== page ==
Before I start, it is important to note that if your dog ingested something that it shouldn’t have and is shaking along with vomiting, diarrhea, and convulsing after ingesting this substance, please call Animal Poison Control at 888-426-4435 or your local veterinarian to get medical advice and help immediately.
It’s not that so why is my dog shaking? If you don’t believe that is why your dog is shaking and your dog’s shaking isn’t due to it being wet and trying to dry off, there may be many other reasons your dog is shaking.
It is hard to say why your dog is shaking without knowing more about your dog.
Let’s go over most of the common reasons dogs shake and see if any of these reasons match your dog so you can try and get a better understanding of what might be going on with your dog shaking.
Why is my dog shaking?
There are many different reasons that your dog may be shaking. Factors that can contribute to shaking include poisons, illness, injuries, temperature, age, and others.
Your dog may be sick, cold, afraid, anxious, or even excited. The reason depends on the situation and the dog.
Some factors to consider when your dog is shaking are your dog’s environment, physical and psychological health, access to toxins, and history of shaking.
Does your dog have a history of shaking? Is this the first time you’ve noticed your dog shaking? Has your dog had access to any toxic chemicals that it could have ingested, such as toxic plants or chocolate? Is it storming outside?
These are some of the questions that may be able to give you a better idea as to why your dog is shaking. It is important to look for signs related to a serious issue that could affect your dog’s health.
Let’s look at the possible reasons your dog could be shaking. I would like to point out that these reasons are in no particular order.
10 Possible Reasons Your Dog is Shaking
These are some of the more common reasons that cause dog shaking. It is important to note any other symptoms your dog may have when determining why your dog might be shaking.
1. Just Because
Some dogs shake for no reason at all. It’s known as “Generalized Tremor Syndrome“. Based on medical literature, this is seen more commonly in dogs with a white coat but can affect dogs of any coat color.
You can also see shaking in smaller dogs compared to bigger dogs. Experts haven’t been able to pinpoint why this happens, but have theorized it may be just because small dogs tend to get colder than big dogs.
However, shaking would be something you would usually notice when your dog becomes a part of your family or as your dog gets older.
I have a dog that shakes a lot. He is about 7 years old and he has always been a shaker. He is a smaller, white dog. He has been cleared of any disease by the vets and doesn’t show any signs to be concerned about.
He just shakes, so I understand that sometimes a dog just shakes for no reason because I have one of those dogs.
2. Your Dog is Cold
Just like we shake when we get cold or chilly, dogs will do the same. If it is cold outside and you take your dog for a walk, it won’t be uncommon to see your dog shake due to the cold weather.
Even inside the house, your dog can shake if the temperature is cold enough. Short hair dogs will be more sensitive to cold weather in comparison to long hair dogs.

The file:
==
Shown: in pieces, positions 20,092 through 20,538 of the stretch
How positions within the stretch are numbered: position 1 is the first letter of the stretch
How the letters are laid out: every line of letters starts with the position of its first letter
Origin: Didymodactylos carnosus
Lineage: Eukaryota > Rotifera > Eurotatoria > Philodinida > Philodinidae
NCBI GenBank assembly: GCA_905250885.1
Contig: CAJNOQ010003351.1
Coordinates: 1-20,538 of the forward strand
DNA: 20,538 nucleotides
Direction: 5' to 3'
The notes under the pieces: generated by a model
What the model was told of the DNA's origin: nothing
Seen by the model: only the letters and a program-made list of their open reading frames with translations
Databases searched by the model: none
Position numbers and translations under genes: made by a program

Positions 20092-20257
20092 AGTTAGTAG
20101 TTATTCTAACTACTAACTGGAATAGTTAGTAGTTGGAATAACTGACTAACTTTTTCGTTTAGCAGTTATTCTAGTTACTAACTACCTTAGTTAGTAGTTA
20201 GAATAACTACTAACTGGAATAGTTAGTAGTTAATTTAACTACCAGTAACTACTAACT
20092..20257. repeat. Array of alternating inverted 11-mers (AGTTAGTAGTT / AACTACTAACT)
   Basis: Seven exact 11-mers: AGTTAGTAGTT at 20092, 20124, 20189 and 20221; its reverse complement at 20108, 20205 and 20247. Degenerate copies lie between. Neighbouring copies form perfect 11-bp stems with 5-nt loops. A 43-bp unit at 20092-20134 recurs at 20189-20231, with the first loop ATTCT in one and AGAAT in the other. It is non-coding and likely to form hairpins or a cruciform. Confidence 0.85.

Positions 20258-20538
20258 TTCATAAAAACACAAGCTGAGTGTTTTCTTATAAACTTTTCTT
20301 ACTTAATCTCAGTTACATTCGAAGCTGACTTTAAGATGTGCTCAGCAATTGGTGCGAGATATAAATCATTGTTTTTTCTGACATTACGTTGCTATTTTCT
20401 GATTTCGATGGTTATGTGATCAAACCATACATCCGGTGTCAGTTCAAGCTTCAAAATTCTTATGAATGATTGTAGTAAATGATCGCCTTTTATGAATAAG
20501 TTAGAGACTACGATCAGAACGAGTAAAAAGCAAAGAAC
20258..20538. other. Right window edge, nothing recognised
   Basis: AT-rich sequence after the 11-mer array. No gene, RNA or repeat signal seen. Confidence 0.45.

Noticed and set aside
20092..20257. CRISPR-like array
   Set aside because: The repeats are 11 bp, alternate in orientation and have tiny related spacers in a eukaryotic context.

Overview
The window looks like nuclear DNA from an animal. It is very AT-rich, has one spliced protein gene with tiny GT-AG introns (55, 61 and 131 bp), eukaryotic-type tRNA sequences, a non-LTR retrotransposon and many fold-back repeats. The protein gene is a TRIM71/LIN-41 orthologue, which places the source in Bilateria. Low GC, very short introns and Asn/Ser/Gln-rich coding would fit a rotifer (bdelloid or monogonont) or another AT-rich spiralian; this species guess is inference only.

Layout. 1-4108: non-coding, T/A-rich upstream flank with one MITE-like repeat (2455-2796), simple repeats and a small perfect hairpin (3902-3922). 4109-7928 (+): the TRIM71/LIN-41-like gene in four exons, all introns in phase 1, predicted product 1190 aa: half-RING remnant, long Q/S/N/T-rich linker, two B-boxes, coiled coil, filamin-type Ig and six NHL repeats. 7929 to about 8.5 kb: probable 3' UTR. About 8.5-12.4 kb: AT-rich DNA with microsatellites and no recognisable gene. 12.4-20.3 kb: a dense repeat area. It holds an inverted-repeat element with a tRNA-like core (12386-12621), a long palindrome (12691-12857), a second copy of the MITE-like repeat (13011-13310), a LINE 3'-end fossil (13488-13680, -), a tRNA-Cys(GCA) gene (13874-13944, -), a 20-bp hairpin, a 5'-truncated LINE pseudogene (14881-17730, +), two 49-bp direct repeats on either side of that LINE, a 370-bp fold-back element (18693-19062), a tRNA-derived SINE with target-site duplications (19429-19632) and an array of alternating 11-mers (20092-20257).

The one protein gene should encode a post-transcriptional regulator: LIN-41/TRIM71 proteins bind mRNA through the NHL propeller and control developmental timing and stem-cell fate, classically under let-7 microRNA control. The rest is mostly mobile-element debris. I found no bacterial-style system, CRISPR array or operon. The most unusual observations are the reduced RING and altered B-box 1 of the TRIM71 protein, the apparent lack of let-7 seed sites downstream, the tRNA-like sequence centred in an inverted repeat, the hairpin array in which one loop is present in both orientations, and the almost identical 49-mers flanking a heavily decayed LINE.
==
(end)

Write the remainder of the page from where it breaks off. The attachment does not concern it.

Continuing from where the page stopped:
Older dogs and dogs with existing health problems are also more likely to get colder than younger, healthier dogs.
3. Learned Behavior
Dog shaking can be a learned behavior. If your dog associates its shaking with something positive like attention or a treat, it may shake to get that again.
Some dogs just learn that shaking can get them something they want. So just pay attention if your dog is shaking right before you do something for them such as giving them a treat or attention.
4. Anxiety & Stress
Some dogs have anxiety and stress issues. I have one of these dogs too. My little chihuahua, Lily, is a prime example of a dog with anxiety issues.
She always reacts to anything and everything even when it doesn’t involve her. When kids are around it is the worst. She usually just runs and hides under the bed if there is too much going on. She just can’t handle the noise and the activity, so she finds a safe place to be more comfortable.
I wish I could do something to help her but it is just a part of who she is. I see this behavior a lot in chihuahuas.
Many dogs will shake when they are afraid. If it is storming outside and your dog is shaking, it is likely due to the thunder. My dog shakes all the time anyway, but he shakes, even more, when there is a thunderstorm going on outside.
Other things that may make a dog afraid include punishment time. If they did a mess in the house and are afraid they may get punished because of it, they can tremble due to the fear or anxiety
You may also see this when you take your dog to the vet. If something happened that your dog didn’t like when you took them to the vet, they will remember that and know the next time.
So, they could be afraid because they are associating going to the vet with getting sick or getting a shot or similar.
Sometimes dogs will shake when they get excited. If you are playing with them and showing them attention, they may get overly excited and sometimes this can cause dogs to shake.
It is nothing to worry about in this case. It just means that your dog is trying to expend all that extra energy by shaking it off.
If you notice your dog shaking after ingesting something or if you just gave your dog something new that it hasn’t eaten before, your dog could be suffering from poisoning.